Superman: Emperor Joker review

Think about all of the comics you’ve read, and all of the knowledge you’ve acquired over the days, weeks, months, years, or decades you’ve been a fan.  Think about the characters, events, powers, and personalities you’ve encountered in the funny pages.

Now, think about the most horrifying thing that could possibly happen in comics, the most terrifying plot twist that a creator could come up with to tell a story.

If “the Joker gets control of all reality” isn’t in the top spot, it has the bronze at the very least.  That concept is what Superman: Emperor Joker is all about, and it had the potential to raise some interesting questions and let the creative teams go nuts.

Instead, it’s been one of the biggest chores for me to get through in recent memory.

When it was first published across the Superman titles back in 2000, this arc was initially titled “Superman: Arkham,” changing to “The Reign of Emperor Joker” when his involvement was revealed halfway through.

Right off the bat, that’s what I feel this collection’s biggest flaw is: there’s no mystery, nothing to intrigue you to keep coming back.  Instead of “what is going on here?” we’re left asking “what does the Joker have to do with any of this?” and as such it’s a very boring, muddled read.  The reveal that he had inherited Mr. Mxyzptlk’s powers due to the imp’s… let’s say irresponsibility is actually fairly interesting, but the execution of the concept misses the mark.   Everything that happens in the book is weird, but ultimately straightforward, so nothing is really engaging and the stakes are remarkably low.

Make no mistake, I’m pretty sure that at this point you would know that I am one hundred percent into reading a book where Superman wakes up to find himself on an alternate Earth where Arkham Asylum is a U.F.O. and the Guardian is a fast food restaurant manager.

S.S. Arkham, guys.

No, really: fast food manager Mr. Guardian.


It’s just that knowing the twist ahead of time makes all of the weirdness of this alternate world suffer.  This is a place where Lois Lane is a tyrannical business mogul, the facsimile of a Justice League is led by Bizarro, and Jimmy Olsen goes by the name “Gravedigger Lad.”  It’s weird, sure, but there’s order.  That’s the last thing I would have expected upon finding out the Joker gained the ability to rewrite all of reality.  Instead of recreating everything in a mire of chaos and surreality, the world of Emperor Joker is effectively just another Earth-3 where the villains are in charge and the heroes are on the run.  Had this been “Emperor Luthor” this may have worked, with heroes and villains alike being subservient to him and his massive ego.  That’s perfectly in line with Luthor’s character.  The Joker, though, with his penchant for destruction and chaos in the pursuit of what he sees as a joke?  Even if he didn’t outright destroy everything, the differences are still too familiar to make much of an impact.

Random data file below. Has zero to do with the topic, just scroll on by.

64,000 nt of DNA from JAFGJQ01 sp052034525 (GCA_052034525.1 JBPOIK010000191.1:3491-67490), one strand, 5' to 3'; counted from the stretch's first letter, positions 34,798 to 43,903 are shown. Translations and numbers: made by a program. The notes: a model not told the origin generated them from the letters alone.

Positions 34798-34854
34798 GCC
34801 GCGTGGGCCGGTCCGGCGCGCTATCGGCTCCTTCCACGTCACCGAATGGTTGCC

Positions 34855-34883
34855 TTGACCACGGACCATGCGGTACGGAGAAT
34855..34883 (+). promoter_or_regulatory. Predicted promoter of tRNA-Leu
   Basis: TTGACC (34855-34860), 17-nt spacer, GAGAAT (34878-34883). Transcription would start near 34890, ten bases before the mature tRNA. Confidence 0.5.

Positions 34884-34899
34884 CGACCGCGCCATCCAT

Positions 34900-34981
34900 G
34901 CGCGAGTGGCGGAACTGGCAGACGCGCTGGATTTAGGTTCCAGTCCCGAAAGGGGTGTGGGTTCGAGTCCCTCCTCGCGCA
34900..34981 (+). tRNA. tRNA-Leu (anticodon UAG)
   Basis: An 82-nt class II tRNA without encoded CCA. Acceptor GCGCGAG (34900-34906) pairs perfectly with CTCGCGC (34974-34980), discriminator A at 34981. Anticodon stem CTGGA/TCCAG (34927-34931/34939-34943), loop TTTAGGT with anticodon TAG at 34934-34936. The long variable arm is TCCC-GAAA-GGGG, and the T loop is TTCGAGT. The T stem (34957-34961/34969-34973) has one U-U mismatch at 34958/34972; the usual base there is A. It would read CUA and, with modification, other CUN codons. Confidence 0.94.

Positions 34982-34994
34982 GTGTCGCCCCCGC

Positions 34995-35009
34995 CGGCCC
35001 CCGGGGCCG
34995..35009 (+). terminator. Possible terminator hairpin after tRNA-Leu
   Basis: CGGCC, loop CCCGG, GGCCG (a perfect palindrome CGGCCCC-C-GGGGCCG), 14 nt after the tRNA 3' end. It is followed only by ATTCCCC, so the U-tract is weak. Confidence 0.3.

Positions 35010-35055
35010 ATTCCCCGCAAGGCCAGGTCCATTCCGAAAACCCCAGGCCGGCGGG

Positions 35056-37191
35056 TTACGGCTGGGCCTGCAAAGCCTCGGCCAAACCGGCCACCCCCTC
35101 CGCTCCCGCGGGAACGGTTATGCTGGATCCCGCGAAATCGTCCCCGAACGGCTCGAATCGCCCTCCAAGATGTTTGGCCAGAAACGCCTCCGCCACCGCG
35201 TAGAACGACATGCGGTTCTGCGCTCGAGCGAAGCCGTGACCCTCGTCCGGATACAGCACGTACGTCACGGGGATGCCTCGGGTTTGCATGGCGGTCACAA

With writers like Jeph Loeb, Joe Kelly, and J. M. DeMatteis steering the ship, you would understandably think that they’d have a decent handle on a story like this.  After all, those guys kind of know what they’re doing.  I’m not sure what happened, though, because there isn’t a single issue in the collection that is remotely satisfying from start to finish.  There are bits of greatness scattered throughout, but every installment is just as slow and unfocused as the last, and even when the plot finally shows up everything just coasts along until the inevitable conclusion.


It’s difficult to put my finger on one specific thing that keeps the story from working, but I think a large part of it is the humor.  There’s a scene early on where some characters sing the praises of Alfred E. Neuman, the MAD Magazine mascot, and that’s actually a pretty astute comparison: the jokes and characterizations herein are so broad that it almost borders on parody and farce.  Instead of having the wit and self-awareness that makes a good parody work, though, it all comes across as forced and, even worse, dated.  No joke, there’s a “wassup?!” reference at one point.